Words In Motion
Spellbound - Vol IV Iss II
© October 1998

From Lyndsay S., Australia -
A few days ago I received Volume IV Issue I of Spellbound. As always, I am really impressed with the way you have produced it.
I was interested in Information Technology in the Entertainment Industry. It is a reprint and so is not quite up-to-date. If I remember correctly, Fairlight went bankrupt quite a few years ago. Another historical point: the first recordings were on cylinders wrapped in aluminium foil and later on wax disks and later still on acetate disks. Tape recordings came much later and were preceded for a while by recordings on reels of iron wire. If one dropped a reel on the floor, the tangles in the wire were usually a disaster, so I have read! The history of recording is fascinating. The latest innovation is the DVD (Digital Video Disk).
Iva mentions that sound is complicated. Something that many people don't know is that the pitch of a sound depends to some extent on its loudness. Many years ago when I worked in TV for live variety shows, I got complaints from the singer Diana Trask. She complained she was being put on the air "flat." The situation was that a band tape was being put on air and she was in the studio to sing the accompanying vocal. So that she could hear the band (without using headphones that would look bad on TV) the band tape was played at low volume to a loudspeaker near her. High volume would have caused feedback and other problems. She matched her pitch to the low volume sound from the band tape, and so she sang "flat."
Spellbound -
A big thank you to Iva's Uncle Lyndsay for filling in the "before & after" of Iva's Information Technology article (printed in Vol IV Issue I), and for explaining that it may sometimes be technology at fault if a singer sounds flat!

From Bernhard S., Nailsworth, SA, Australia -
The last issue of Spellbound said that Iva wasn't sure who was going to be producing the new album. This is a bit of a surprise to me, as I thought Iva was pretty determined to do most of that kind of stuff on his own from here on in. Is there any reason for this change of mind?
Iva's answer -
I'm outsourcing. It's just a different process than the conventional process. It's not the same as me sitting here controlling absolutely everything or doing everything, and it's not the same as somebody else being in charge. It's a case of everything that goes out of here gets experimented with by other people, and if I like it, I do and I'll keep it, and if I don't like it, I don't.

From Ed E., Wellington, Somerset, England -
Just a thought regarding compilations - instead of releasing any more (besides the Curios CD) - would it be possible for a live album instead? I don't know if Massive have any plans for either, but whilst I'd buy either, I'd much more enjoy a live album, whether it be from a single concert (even if it was one already released on video) or from various concerts.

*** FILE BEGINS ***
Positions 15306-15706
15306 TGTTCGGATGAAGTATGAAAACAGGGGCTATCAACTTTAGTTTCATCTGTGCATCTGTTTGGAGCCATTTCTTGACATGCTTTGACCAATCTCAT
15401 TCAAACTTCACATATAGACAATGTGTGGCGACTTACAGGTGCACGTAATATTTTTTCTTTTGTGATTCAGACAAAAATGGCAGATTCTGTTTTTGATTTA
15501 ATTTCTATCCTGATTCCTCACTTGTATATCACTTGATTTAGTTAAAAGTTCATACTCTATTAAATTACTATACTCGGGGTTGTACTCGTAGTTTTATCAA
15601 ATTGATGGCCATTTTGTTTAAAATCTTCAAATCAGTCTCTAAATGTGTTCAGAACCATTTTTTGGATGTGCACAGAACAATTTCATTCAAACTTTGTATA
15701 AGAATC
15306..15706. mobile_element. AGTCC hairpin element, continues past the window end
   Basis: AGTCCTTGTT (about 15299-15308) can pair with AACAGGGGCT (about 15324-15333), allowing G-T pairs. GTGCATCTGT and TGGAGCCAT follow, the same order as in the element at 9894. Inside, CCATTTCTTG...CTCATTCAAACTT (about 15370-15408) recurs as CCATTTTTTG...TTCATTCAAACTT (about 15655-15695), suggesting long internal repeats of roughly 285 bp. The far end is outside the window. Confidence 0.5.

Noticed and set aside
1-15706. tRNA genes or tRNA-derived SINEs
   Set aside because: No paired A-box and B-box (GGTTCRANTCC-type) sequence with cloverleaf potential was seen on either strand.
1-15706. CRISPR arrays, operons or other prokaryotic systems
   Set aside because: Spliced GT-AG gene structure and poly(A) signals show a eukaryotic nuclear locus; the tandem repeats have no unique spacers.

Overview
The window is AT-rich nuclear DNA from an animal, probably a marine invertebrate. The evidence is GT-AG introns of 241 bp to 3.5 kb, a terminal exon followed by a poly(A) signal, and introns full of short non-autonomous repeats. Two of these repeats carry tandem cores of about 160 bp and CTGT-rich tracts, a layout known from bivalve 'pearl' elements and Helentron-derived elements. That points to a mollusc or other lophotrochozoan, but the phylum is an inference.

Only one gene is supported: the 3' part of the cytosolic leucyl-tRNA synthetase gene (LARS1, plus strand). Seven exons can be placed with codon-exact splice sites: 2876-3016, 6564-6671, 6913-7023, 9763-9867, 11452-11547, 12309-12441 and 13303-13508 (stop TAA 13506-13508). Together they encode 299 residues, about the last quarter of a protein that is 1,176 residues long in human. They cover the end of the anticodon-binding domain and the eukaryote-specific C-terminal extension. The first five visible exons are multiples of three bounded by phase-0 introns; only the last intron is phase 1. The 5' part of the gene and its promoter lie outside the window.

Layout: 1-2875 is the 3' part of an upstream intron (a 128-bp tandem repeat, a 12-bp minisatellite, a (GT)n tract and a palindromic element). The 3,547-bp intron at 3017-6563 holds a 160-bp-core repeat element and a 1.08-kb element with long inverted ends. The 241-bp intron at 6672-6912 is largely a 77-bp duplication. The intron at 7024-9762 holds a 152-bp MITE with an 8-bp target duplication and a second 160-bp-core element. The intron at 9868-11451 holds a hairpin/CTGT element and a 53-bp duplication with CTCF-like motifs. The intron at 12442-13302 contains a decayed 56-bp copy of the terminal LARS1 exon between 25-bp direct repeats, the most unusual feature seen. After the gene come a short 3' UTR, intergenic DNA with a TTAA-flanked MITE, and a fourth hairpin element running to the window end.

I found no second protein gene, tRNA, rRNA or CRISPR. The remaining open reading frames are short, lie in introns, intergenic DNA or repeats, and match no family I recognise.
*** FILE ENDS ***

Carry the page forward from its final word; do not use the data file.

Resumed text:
Iva's answer -
A live album is one of those things that has been in the back of my mind for a long time, but it would be a really major undertaking. I wouldn't want to do it without putting a lot of effort into it, so I think it would be a big project. I think I'd want to go through everything that I've got and find the best of everything from the various periods rather than doing just one concert. I don't know how other people do it, but if I were going to do it, I'd want to make it a double album with a book. It would have to be a fairly big deal. I don't even want to think about that at the moment. Apart from anything else, I don't think now is the right time for us because I don't think there would be the sort of demand there could be in the future, and I only want to do one.
Ed again -
Interesting article on the Fairlight. Does Iva have any opinions on other famous users of the instrument such as Kate Bush and Peter Gabriel, both favourites of mine.
Iva's answer -
I don't really know about Kate Bush, having never really studied her. I did at some point buy Hounds Of Love and I can't even remember what happened to it. I must have listened to it twice. I think the famous album for Gabriel and the Fairlight was the fourth album, which was also the one that David Lord produced. It's a great piece of work, but sonically I find it a bit dull. I think David Lord would probably strangle me because he's a very hi-fi producer, but everything was a copy of a copy of a copy because of the way that Peter Gabriel works. So the net result is that I find it sort of dull to listen to - it's not a sparkly album. I think part of that has got to do with the fact that the old Fairlight was pretty low-fi in a lot of ways, which was forgivable because it was the first machine of that type.